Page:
Hail, Caesar!

Rating:

AVE VALEQUE

Main Cast: Josh Brolin, George Clooney

Directors: Joel and Ethan Coen

White House West Wing PD

Oh, no – not that West Wing. Ours will be far grander.

Now that Casa Maine has finally been cleared of its ghostly inhabitants (and the impresario DeWolfe tells me that their tap tour of Asia just broke box office records in Kuala Lumpur), the contractors are finally making headway with the new west wing.  The framing for all five stories is up and we should have walls and floors by the end of next week.  I can hardly wait to have space for all of MNM enterprises to be housed in a single location.  This working out of boxes, storage spaces and the occasional spillover onto the yacht or the motor coach is becoming awfully old. I can never find the correct file or the right shoes or the brilliant costume sketches I sometimes create on a sleepless night before I send them off to the brilliant Bob Mackie for total realization.

The supernatural interlude has interrupted my ability to make myself available for all of the fine performing opportunities that exist for a superstar of my type and level of public recognition so I scheduled a morning to go through all the scripts and prospectuses that had come in over the last few weeks.  The pile was somewhat smaller than I had expected.  (I blame the post office, I’m sure they’re still delivering half the mail to my old Chateau Maine address as if a talented and vital star such as myself would be living in that ruin of a house).  Most of the offerings went into the immediate reject pile.  I refuse to play Kimmie Schmidt’s grandmother at my ever youthful and permanent age of 39.  I might consider a hip young aunt.  The musical adaptation of Airport ’77 also went in the reject pile as I refuse to tap underwater.  Esther Williams might have been game but the old dear’s gone now like so many of the Hollywood Kids with whom I shared so many fond experiences.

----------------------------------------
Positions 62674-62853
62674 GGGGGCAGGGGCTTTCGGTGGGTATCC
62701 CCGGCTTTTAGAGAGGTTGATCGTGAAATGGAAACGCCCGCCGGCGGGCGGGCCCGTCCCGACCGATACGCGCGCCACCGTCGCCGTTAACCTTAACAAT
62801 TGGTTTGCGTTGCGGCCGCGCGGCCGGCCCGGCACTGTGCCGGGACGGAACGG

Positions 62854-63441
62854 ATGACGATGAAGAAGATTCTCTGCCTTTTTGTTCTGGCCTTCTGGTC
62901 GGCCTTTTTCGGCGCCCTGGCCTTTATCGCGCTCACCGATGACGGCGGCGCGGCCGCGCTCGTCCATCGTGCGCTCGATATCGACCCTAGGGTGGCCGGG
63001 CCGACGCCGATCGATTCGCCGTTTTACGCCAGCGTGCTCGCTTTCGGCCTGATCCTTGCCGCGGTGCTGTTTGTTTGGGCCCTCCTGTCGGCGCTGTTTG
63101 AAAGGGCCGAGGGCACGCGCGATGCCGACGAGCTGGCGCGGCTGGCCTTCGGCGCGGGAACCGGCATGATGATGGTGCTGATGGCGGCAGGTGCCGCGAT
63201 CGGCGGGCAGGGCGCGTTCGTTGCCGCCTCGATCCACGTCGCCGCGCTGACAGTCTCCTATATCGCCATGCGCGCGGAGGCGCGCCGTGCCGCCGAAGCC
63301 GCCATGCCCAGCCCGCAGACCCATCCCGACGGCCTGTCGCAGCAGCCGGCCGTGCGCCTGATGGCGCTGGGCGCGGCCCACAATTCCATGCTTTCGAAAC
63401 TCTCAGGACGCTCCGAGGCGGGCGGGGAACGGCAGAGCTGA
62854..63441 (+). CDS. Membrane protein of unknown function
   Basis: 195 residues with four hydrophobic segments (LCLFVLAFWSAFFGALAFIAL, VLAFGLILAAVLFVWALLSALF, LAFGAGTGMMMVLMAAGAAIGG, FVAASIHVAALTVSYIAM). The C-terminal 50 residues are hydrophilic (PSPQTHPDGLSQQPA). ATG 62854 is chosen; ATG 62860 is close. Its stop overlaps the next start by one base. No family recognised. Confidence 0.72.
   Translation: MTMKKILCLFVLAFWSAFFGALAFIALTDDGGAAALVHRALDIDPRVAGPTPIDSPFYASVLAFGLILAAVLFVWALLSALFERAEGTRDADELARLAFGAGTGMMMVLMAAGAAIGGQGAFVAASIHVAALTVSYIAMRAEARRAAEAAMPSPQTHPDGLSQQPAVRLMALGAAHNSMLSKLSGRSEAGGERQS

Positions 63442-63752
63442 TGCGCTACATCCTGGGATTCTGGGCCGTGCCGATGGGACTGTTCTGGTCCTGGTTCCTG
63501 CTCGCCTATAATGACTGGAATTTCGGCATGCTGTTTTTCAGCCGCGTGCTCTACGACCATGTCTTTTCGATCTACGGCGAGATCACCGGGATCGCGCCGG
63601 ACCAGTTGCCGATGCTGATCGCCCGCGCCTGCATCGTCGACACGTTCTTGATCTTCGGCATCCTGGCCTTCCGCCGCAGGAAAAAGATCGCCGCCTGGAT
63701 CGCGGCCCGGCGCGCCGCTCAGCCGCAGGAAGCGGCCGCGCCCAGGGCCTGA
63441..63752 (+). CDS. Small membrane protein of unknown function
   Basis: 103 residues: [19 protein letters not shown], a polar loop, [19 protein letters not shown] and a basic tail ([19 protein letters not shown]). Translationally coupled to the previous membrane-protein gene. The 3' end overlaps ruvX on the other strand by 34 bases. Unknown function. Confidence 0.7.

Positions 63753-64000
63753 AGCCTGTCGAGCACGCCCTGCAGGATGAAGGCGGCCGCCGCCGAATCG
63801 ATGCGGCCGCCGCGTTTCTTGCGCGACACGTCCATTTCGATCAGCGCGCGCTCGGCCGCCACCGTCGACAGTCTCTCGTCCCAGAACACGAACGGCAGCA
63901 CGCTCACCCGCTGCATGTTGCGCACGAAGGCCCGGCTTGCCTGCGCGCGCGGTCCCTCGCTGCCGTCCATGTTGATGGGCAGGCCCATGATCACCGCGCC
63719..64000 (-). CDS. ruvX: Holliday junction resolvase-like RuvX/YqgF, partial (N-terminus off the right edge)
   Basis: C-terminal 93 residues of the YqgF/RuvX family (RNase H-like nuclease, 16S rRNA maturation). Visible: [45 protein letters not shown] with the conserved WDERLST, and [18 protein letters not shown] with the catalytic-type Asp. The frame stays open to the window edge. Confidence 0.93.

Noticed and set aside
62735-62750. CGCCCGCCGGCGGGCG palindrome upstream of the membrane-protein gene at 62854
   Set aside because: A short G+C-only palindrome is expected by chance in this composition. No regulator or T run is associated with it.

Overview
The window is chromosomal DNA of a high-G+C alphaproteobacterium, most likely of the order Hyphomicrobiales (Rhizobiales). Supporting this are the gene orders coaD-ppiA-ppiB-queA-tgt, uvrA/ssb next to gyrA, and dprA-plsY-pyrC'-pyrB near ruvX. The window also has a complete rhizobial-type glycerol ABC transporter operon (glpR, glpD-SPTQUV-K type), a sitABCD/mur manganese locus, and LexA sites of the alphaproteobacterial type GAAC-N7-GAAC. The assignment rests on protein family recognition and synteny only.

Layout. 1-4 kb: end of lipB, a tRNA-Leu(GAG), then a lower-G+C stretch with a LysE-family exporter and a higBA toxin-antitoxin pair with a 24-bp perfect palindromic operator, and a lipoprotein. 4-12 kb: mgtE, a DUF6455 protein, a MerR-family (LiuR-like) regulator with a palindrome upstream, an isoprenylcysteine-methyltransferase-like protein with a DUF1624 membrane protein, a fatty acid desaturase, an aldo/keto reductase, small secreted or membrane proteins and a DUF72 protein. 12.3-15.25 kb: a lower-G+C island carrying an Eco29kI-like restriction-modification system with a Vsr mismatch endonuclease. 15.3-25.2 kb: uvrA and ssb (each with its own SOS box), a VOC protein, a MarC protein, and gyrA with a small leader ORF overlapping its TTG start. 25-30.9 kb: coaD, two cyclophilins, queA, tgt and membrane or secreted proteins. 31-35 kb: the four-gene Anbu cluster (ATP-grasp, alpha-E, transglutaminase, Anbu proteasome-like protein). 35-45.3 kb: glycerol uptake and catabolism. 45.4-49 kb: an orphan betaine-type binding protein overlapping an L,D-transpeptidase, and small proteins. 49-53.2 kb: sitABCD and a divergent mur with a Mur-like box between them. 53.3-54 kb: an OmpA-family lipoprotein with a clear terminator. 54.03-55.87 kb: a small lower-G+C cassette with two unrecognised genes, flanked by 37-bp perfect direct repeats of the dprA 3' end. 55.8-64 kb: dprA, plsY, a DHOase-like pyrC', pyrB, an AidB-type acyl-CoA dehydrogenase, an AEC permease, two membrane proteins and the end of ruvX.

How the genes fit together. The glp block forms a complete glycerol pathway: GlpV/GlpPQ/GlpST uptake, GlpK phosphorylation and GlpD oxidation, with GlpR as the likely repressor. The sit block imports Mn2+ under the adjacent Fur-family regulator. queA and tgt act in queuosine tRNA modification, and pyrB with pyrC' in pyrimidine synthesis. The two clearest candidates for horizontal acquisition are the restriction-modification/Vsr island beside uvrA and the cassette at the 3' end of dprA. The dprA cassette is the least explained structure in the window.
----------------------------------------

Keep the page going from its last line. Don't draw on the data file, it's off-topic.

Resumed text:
Daydreaming of the films of yesteryear reminded me that I had not yet watched the new Coen Brother’s movie, Hail, Caesar! from earlier this year.  I asked Normy if he wanted to join me but he was busy in his composition studio working on a concerto for chainsaw and harpsichord so I toddled off to the home theater alone to see what the quirky brothers had come up with.  I knew that the setting was classic Hollywood of the early 50s, a time I remember well (amazing at my age!) as I was a naïve young slip of a girl, first making my mark in tinsel town, in that tumultuous era.   I poured myself a generous portion of Tanqueray, added some angostura bitters for flavor and dimmed the lights, settling back for a trip down memory lane.

Hail, Caesar! is the story of Eddie Mannix (Josh Brolin), based loosely on MGM producer E J. Mannix who was well known as a Hollywood fixer.  If a star had a scandal or misdeed that could damage their bankability or a studio’s profits, Mannix was the guy who could make it all go away through a variety of monetary and quasi-legal means.  Here, he works for the fictitious Capitol Pictures.  Their big star, Baird Whitlock (George Clooney), is starring in a biblical epic entitled Hail, Caesar! which seems to be a cross between Ben-Hur and Quo Vadis but with more ridiculous set design and matte paintings.  One day, he is kidnapped from the set by a shadowy organization called ‘The Future’ and taken to a Malibu beach house straight out of a Hitchcock movie.  The Future turns out to be a collection of Marxist intellectuals who believe that communism is the answer to society’s ills and they begin persuading Whitlock to join their cause.  In the meantime, Mannix is also dealing with swimming star DeeAnna Moran (Scarlett Johansson) who has the career of Esther Williams, the relationships of Lana Turner and the personal history of Loretta Young; she is with child by her director (Christopher Lambert) and this does not sit well with her unmarried state.  There’s also singing cowboy Hobie (Alden Ehrenreich) who has been woefully miscast in a sophisticated drawing room comedy directed by the effete Laurence Laurentz (Ralph Fiennes) who is a cross between Vincente Minelli and George Cukor, a Gene Kellyesque song and dance man (Channing Tatum) who has a big secret, and a pair of identical twin rival gossip columnists (Tilda Swinton) who both know something’s up.  Familiar faces in smaller parts include Wayne Knight, David Krumholz, Robert Picardo, Frances McDormand and Jonah Hill.